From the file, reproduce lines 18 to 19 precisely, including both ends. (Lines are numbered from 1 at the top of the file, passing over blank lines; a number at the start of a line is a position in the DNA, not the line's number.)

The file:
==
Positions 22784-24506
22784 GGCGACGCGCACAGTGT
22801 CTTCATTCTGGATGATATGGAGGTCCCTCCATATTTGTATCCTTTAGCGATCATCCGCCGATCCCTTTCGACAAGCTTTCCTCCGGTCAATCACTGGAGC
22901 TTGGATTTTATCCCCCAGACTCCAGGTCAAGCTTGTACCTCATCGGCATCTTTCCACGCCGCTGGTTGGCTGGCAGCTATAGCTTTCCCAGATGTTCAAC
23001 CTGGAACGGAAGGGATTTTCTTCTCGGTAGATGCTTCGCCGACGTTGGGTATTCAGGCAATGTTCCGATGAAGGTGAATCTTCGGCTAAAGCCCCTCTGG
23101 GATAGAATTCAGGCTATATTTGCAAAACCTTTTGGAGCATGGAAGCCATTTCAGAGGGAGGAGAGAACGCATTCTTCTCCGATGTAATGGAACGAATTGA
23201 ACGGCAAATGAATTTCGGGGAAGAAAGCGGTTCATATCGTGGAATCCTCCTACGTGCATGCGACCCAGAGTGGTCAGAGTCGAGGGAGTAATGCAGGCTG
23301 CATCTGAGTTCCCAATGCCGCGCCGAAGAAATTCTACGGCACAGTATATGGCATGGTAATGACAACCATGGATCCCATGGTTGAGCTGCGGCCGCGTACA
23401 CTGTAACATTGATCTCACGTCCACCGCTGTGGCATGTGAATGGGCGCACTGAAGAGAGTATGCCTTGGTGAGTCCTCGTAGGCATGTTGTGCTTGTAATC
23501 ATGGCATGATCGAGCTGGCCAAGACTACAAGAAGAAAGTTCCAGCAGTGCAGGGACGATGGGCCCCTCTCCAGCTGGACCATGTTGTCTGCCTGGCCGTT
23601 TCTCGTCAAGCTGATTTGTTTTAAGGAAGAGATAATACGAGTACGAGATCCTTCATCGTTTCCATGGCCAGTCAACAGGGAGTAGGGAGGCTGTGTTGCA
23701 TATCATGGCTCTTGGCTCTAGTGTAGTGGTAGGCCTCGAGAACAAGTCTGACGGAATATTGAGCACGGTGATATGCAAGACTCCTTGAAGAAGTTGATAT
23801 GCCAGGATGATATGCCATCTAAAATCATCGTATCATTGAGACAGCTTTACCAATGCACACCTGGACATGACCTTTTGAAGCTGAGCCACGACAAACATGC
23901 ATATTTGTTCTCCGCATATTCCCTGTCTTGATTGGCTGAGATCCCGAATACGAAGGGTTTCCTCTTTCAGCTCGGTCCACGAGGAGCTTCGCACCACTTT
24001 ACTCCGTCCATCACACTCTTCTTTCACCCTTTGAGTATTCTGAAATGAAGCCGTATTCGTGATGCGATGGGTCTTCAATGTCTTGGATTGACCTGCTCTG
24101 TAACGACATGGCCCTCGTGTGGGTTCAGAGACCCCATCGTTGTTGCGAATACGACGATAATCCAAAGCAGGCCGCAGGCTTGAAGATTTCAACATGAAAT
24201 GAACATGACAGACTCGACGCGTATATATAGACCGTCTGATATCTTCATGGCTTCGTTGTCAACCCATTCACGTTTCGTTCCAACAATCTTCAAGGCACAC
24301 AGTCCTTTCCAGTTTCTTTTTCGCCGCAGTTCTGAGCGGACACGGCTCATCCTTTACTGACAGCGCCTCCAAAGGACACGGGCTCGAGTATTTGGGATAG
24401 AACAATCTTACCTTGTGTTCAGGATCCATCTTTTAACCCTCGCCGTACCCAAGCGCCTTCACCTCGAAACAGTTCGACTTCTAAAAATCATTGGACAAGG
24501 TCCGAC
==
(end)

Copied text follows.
24301 AGTCCTTTCCAGTTTCTTTTTCGCCGCAGTTCTGAGCGGACACGGCTCATCCTTTACTGACAGCGCCTCCAAAGGACACGGGCTCGAGTATTTGGGATAG
24401 AACAATCTTACCTTGTGTTCAGGATCCATCTTTTAACCCTCGCCGTACCCAAGCGCCTTCACCTCGAAACAGTTCGACTTCTAAAAATCATTGGACAAGG